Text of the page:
Regarding frequency of equipment going in and out of rooms, Jinadatha explains, "There were PME that came in and out of the room after the patient was discharged, such as an IV pole with an IV pump; there were also PME that remain in the room but can sometimes get moved, like over-the-bed tables that stay in the room even after patient discharge. Then there are the PME that go in and out of the room many times, such as the computer on wheels -- it went in and out of rooms multiple times daily and was probably cleaned per hospital policy, but hospital policy varies. HICPAC guidance leaves it up to the facility how intensely PME will be cleaned, so people may clean it once, or clean it three times a day at the most. There is no current standard, and there is a call for HICPAC members to look at that 2008 guideline and define some parameters based on new research. Joint Commission standards requires the maintenance of PME but doesn't define how often to clean it. We need to analyze the problem to determine how big it is and what can be done about it."
As Jinadatha, et al. (2017) note, "Most PME falls under the noncritical patient care device category of the Spaulding Classification Scheme for infection risk. The disinfection of equipment, along with room high-touch surfaces, is one of the highest priorities in the current Joint Commission scores standard 02.02.01 (Joint Commission) with high non-compliance issues. The Centers for Disease Control and Prevention (CDC) recommend that noncritical patient care devices be cleaned on a regular basis but the recommendations are based on time since the last cleaning rather than how frequently the PME is touched/used. For example, the CDC recommends that a computer on wheels (COW) be cleaned once a day or as needed, or an IV pump cleaned following patient discharge or disuse. If contact events or 'touches' are a means of spreading contamination across surfaces in the environment, then cleaning recommendations based on number of touches may be more effective than those based on the passage of time. However, while existing data on touch frequency have helped to identify high-touch surfaces in the patient care environment, it is difficult to continuously track the patterns of touches. Further research is necessary to quantify the degree of surface contamination associated with touch activity."
Part of the issue is determining who is responsible for the cleaning itself. "If you ask hospital leadership, they will say it is everyone's responsibility," Jinadatha says. "But it also depends on whether the workforce is unionized or non-unionized workforce. Are we going to tell nurses to do it, or are we going to put it on environmental services (EVS) personnel? There is a critical aspect of each of their jobs and who do you want to handle hundreds of thousands of dollars' worth of equipment? In my opinion, in most hospitals, it is a function that is divided between EVS and nursing, but if we can incorporate a system that can track cleaning duties, we see this as an opportunity for everyone to play a role. I might sometimes use a computer on wheels to see a patient who is bedridden, so I don't know why I shouldn't be held accountable for cleaning the equipment that I took into the room. I feel that at the end of the day, if we have a mechanism to hold people accountable, we must do so, and have everyone pitching in on the cleaning responsibilities where appropriate."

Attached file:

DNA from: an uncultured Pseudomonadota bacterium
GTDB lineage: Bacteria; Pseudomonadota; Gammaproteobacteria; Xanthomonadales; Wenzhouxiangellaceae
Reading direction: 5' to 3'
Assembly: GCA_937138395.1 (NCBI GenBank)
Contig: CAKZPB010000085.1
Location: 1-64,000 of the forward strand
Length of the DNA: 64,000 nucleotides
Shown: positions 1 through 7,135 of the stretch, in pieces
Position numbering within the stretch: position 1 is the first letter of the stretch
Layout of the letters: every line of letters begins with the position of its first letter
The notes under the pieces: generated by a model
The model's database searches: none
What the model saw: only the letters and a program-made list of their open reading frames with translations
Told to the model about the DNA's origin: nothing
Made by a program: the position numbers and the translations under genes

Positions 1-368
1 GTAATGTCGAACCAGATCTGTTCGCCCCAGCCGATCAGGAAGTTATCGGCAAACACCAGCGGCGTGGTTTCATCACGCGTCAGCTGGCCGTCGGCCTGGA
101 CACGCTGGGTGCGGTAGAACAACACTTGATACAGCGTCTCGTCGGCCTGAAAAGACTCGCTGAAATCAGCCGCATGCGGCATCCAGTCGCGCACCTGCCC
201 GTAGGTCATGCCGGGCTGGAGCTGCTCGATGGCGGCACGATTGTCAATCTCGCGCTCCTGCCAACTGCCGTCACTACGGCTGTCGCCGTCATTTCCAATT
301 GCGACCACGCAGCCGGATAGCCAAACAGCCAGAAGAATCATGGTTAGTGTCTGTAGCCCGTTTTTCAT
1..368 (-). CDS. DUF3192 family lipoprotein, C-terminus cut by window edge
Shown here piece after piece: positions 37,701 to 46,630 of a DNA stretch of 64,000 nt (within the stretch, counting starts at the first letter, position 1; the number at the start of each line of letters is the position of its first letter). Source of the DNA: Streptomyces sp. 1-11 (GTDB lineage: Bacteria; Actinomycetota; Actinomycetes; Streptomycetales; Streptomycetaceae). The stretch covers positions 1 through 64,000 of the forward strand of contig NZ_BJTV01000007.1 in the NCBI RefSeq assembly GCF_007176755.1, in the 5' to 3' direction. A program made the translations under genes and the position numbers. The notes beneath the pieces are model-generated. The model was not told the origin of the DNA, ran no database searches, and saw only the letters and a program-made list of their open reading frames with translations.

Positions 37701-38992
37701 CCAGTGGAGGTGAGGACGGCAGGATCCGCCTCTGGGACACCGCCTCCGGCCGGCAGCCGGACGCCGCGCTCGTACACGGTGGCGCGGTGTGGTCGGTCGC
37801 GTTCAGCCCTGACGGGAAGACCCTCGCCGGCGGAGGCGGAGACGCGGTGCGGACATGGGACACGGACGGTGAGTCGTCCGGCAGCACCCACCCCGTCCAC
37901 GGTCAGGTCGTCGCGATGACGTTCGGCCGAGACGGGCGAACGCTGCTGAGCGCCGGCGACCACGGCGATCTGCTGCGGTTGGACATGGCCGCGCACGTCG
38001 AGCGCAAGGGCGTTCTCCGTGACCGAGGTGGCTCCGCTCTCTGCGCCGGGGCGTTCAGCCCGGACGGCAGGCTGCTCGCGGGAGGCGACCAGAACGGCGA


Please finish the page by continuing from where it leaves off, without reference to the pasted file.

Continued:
The cleaning process also requires careful consideration of the types of products and formulations used on PME. Some facilities are investing in UV robots, but as Jinadatha notes, "Not every hospital has UV and you can't use UV on the fly, either -- you must have a dedicated enclosed room, such as an equipment room used for decontamination of patient-use items. Most hospitals are using wipes to clean equipment as much as possible after every patient contact and at the end of the day. It is essential, however, for personnel to understand the occasions where certain cleaning products and formulations are not to be used, such as certain wipes that do not kill C. difficile spores. Or if the equipment manufacturer says not to use certain wipes on the items, that must be followed. I believe that adequate cleaning is possible with a simple method of wipes and terminal cleaning or special cleaning for something like C. diff or VRE."
For Jinadatha, the study's results and the magnitude of the data was "eye-opening," and he says that hospitals must be more aware of the potential for disease transmission by PME. "While items on wheels have a convenience factor for healthcare personnel, they have critical infection prevention and control implications," he says. "What I would like to see is an increased general awareness of how portable medical equipment can contribute to infections -- it's achieving a balance of making workflow easier for personnel but also protecting patients. A good rule of thumb may be don't take it into the patient room if you absolutely don't need to. And being generally aware of the need to clean an item like an IV pole, is very important. A lot of nurses use the over-the-bed table or cart on wheels when they insert a catheter and yet that table may not have been cleaned. We also must be able to track equipment and ensure that we are following cleaning policies. We must help personnel be accountable by having some sort of mechanism to ensure that what we say in our policies is performed by personnel daily. And then we can see if more frequency is needed, than what is being done currently."